Reality check: Economies contract, there are just different ‘flavors’

Filed under: Banking & Finance |

Although consumer confidence declined throughout 2008 from a high of 117 during March to a low of 77 during November, it rebounded somewhat during December to 88 (perhaps consumers were merely happy for the holidays?).

During December, more consumers planned to improve their savings (17 percent vs. 12 percent during September) while simultaneously increasing the amount they pay on debt (19 percent vs. 14 percent).

Gordon Edgin, principal and financial adviser with First Command Financial Services, said that spending less and saving more is crucial for Americans, but he also encourages investors to shift their focus from short-term, quick fixes to long-term solutions.

Edgin, who retired from the Air Force during 1992 and has a juris doctorate, recommends that consumers and investors have a plan that includes much more than mere wealth accumulation.

“Risk management and insurance are critical as far as financial security,” he said.

And smart, long-term investing requires allocation between asset classes, including bonds, stocks, money-market funds, Treasury bills, certificates of deposit and others, and then “diversification within the asset classes.”

“Over the course of the past year, my clients have become very determined to accept responsibility for their own financial success — they’re resilient,” Edgin said. “They remember October 1987, for instance, and that market cycles are typically five to seven years. So we try to mitigate those ups and downs. While I don’t pretend to know what percentage of people are in a panic mode — it’s probably overstated by the media — people are becoming more savings-oriented, more ‘old-fashioned.’”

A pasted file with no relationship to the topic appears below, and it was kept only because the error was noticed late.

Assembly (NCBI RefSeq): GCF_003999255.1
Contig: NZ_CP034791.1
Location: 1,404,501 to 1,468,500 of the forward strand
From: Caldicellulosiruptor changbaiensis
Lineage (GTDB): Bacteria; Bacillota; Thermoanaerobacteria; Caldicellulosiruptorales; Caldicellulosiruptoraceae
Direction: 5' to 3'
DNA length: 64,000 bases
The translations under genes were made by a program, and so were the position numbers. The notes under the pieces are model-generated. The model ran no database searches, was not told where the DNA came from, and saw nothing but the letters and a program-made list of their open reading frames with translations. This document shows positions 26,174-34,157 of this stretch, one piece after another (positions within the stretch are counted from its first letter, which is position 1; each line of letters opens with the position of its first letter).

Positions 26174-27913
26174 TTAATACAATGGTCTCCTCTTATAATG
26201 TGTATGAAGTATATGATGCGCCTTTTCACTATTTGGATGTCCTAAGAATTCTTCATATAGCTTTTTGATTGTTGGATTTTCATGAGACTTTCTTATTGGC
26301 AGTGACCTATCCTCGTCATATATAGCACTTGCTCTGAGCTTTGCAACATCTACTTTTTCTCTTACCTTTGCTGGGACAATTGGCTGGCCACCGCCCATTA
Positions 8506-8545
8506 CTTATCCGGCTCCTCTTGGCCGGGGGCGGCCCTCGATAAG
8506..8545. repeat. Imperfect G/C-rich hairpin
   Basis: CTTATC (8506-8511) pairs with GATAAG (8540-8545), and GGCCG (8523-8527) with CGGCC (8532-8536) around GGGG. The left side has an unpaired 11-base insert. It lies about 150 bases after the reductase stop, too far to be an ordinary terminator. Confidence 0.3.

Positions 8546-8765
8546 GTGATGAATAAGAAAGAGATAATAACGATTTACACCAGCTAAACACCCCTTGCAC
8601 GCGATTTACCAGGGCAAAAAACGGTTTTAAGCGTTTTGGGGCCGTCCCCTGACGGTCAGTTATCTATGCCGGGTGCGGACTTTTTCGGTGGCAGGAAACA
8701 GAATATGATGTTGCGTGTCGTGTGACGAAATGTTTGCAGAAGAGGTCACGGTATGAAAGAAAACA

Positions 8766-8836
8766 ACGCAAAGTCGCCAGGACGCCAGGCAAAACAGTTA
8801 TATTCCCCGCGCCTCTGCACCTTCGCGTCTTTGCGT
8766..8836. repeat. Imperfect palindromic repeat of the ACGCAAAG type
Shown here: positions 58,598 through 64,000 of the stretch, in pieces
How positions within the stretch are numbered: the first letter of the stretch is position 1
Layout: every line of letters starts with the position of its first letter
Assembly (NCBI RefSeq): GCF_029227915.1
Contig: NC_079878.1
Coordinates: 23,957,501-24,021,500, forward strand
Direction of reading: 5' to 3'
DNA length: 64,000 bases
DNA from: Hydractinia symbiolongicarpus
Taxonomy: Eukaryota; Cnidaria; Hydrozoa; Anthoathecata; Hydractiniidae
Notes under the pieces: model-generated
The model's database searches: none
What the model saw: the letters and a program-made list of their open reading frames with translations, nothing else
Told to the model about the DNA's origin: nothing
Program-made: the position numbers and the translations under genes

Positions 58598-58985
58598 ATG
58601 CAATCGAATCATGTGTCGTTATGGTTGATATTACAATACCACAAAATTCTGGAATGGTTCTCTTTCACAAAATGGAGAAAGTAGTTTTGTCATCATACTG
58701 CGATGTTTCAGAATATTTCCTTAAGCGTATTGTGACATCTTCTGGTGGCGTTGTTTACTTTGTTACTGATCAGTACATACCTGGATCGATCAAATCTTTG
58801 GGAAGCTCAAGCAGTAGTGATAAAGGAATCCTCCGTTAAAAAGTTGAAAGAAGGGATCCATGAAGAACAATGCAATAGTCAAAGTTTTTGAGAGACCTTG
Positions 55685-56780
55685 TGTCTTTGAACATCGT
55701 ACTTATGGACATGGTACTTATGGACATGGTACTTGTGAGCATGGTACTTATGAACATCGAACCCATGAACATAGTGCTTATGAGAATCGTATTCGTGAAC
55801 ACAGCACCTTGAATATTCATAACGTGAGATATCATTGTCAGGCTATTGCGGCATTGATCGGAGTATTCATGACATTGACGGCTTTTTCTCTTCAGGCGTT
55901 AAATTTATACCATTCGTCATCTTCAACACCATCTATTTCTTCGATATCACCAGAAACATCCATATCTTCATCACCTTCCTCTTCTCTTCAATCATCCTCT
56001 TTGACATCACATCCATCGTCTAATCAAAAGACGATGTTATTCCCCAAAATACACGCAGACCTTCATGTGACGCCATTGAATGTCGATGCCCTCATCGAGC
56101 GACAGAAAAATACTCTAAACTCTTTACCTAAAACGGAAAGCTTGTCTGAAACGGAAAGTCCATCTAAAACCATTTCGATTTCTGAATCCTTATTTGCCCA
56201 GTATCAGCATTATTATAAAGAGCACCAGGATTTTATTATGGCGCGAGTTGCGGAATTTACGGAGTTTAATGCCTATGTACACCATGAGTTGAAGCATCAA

But the truth is that “part of all you make is yours to keep. Heretofore, our society had become conditioned to expect that money, a job, routine pay raises and home appreciation would always be there,” Edgin said.

Now that such things are no longer guaranteed, or are certainly on hold, he said, people are getting back to their roots — the way they were raised, to save — and deep down, inside, they realize they should’ve been saving all along.

“Americans have an inherent understanding of saving,” he said.

And, as numerous surveys show, people who have a financial plan are more confident about their retirement.

“Once people plot a trajectory for retirement and college for the kids, it gives them more confidence — they’re much better able to deal with the vicissitudes of the market,” Edgin said. “Good things come out of adversity — it makes you stronger. And behavioral changes made during adversity — rather than just a bump in the road — tend to have a longer-lasting effect.”

Traditionalists who grew up during the Great Depression are more savings-conscious.

“They’re willing to sacrifice potential for growth in the stock market for more security in bonds and cash instruments,” Edgin said. “They want less volatility and less rollercoaster.”